When Home Ground Advantage Isn’t An Advantage

07/03/2014

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When you play in the subcontinent you’re going to get a pitch that looks like a day 10 pitch on day 4. It will be a dust bowl, devoid of grass, and turning sideways, with inconsistent bounce. When you play in England you’re going to get a pitch that’s conducive to swing, a pitch that moves the game forward quickly with play lost to to rain expected. When you play in Australia you’ll get a fast bouncy wicket. You don’t know what you’re going to get in the West Indies these days, anything from a fast and bouncing track, to a flat road. Home ground advantage is expected and pitches are prepared for the home team. It’s why the Subcontinental teams are tough to beat at home, but travel badly, it’s why England do well at home, and not really anywhere else, and it’s why Michael Clarkes Australian’s hadn’t won away in years. So why don’t South Africa prepare pitches to favour their team?

It used to be because of “fairness.” We’ll play on what’s in front of us, and it will be an equal contest between both sides. Just like cricket should be. Then it was, “yes everyone else is doing it, but we won’t stoop to that.” The time has come to stoop. It’s the way the game has gone, and not just the modern game, but the way it’s been for a while now. This Proteas team has prided itself on being the best, the most consistent team, and rightly the number one ranked team. A loss to Australia didn’t really dent their rankings such was the lead they had racked up. Their away record has been particularly impressive, having not lost an away series since touring Sri Lanka in 2006. The ability of the batsman to play in all conditions, to adjust their technique to the pitch, and quickly, coupled with the attacks ability to get assistance from even dead tracks has been reflected in their climb to the top, and their hold on it for 20 months now. If they actually started getting help from groundsmen at home they’d be up within reach of the West Indies team of the 70’s and 80’s and the Australian team of the 2000’s.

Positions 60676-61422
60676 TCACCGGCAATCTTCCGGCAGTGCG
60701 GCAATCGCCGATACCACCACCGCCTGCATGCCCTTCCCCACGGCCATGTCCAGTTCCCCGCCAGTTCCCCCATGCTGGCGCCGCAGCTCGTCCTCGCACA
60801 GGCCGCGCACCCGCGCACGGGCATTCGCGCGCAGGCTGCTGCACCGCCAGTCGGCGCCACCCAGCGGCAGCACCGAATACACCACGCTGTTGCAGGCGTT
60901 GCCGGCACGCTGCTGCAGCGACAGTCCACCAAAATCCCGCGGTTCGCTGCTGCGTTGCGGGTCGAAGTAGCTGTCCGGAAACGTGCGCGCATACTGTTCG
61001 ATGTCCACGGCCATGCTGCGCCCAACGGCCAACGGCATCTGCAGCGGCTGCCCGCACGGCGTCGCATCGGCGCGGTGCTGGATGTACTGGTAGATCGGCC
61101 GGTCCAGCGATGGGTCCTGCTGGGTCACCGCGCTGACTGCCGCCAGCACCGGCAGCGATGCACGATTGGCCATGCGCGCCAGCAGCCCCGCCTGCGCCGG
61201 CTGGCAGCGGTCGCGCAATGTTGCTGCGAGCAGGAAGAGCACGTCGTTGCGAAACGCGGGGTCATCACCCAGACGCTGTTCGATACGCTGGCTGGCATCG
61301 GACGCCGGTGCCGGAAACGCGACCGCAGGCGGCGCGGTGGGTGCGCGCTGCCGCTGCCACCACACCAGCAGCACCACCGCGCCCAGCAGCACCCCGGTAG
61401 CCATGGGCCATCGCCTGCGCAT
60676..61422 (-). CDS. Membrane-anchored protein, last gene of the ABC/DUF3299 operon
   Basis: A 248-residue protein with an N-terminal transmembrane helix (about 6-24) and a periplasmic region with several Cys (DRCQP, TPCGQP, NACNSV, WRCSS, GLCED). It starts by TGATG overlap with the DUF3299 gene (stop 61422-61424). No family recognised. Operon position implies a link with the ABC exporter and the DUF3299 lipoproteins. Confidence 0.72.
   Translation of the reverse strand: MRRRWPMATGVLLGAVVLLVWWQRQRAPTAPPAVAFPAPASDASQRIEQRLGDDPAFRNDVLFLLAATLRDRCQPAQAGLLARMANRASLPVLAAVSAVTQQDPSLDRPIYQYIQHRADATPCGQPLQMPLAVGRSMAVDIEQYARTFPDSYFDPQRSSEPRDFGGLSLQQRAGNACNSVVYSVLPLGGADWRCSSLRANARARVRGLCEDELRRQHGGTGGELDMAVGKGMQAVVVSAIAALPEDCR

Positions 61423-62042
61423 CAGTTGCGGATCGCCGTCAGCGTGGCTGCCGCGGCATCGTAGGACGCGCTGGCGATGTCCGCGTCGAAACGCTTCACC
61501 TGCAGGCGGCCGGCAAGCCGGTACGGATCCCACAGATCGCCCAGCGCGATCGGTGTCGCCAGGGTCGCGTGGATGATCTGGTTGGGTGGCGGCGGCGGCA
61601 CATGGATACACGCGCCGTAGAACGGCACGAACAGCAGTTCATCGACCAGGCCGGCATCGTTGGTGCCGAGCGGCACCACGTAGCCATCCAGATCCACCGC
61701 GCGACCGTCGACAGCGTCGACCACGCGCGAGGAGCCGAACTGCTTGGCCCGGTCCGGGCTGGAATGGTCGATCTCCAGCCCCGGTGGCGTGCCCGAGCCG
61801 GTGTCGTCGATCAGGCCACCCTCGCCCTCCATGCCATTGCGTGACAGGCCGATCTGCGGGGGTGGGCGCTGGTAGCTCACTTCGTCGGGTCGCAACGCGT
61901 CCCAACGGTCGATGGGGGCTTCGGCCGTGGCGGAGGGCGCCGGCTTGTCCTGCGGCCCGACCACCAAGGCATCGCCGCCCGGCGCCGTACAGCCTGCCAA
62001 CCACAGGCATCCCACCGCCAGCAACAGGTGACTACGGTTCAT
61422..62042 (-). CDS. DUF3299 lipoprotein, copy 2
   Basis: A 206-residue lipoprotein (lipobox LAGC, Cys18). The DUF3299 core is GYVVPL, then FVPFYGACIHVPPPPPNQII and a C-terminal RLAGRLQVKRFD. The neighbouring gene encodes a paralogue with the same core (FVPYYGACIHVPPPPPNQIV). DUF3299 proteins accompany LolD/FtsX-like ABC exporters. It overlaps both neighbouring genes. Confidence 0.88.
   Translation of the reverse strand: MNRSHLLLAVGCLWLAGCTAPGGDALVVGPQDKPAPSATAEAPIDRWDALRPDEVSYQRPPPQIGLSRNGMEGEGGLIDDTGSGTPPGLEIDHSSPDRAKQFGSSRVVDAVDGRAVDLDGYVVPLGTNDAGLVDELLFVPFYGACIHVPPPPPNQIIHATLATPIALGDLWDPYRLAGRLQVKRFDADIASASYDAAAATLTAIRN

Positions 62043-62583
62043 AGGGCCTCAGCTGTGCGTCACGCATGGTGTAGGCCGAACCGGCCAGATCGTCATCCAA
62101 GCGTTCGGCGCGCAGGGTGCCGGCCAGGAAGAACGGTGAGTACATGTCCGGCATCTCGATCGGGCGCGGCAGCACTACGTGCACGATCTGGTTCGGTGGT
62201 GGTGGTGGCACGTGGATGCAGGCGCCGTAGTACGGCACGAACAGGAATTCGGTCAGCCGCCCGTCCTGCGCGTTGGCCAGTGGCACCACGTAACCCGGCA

The Windies were unbeaten for 15 years and 29 series. The Australian’s unbeaten in 16 series. This Proteas team falls into 3rd spot with 14 series unbeaten, before Australia come to South Africa and beat them 2-1. Australia bookend their run having also won 2-1 in South Africa in 2009. It could have been different had South Africa got pitches to suit their team. Instead of pitches that assisted Vernon Philanders subtle movement, Morne Morkels bounce and Dale Steyns swing, they got a Mitchel Johnson track in Pretoria, a pitch that helped no one at St Georges Park, and a Newlands deck almost allowed them to escape with a draw with its flatness on day 5.

In the old days you’d come to South Africa and have a seamers paradise on the green top in Durban, a pitch that offered some turn for the spinners in Cape Town, and a good batting pitch with some bounce and carry in the Highveld. Something for everyone. It’s time South Africa started preparing pitches to suit their attack in every match. Groundsmen should be consulted early enough in the season and told what type of pitch to prepare for the match, given the season, climate and opponent in mind. It’s not because everyone else is doing it but because it should be done and there’s nothing wrong with it. You should have an advantage when playing at home. You shouldn’t lose to an Australian team when preparing pitches to suit Mitchel Johnson who’s just destroyed England at home. You shouldn’t be looking at the stats after a series and seeing that Vernon Philander, the number two ranked bowler in Test cricket, has gone for over 50 and has had the worst bowling record in a series of his career.

South Africa may be way in front at the top of the Test rankings, but there are some things they can still learn from the other teams. Let’s hope the next time they play at home they’ll enjoy South African conditions.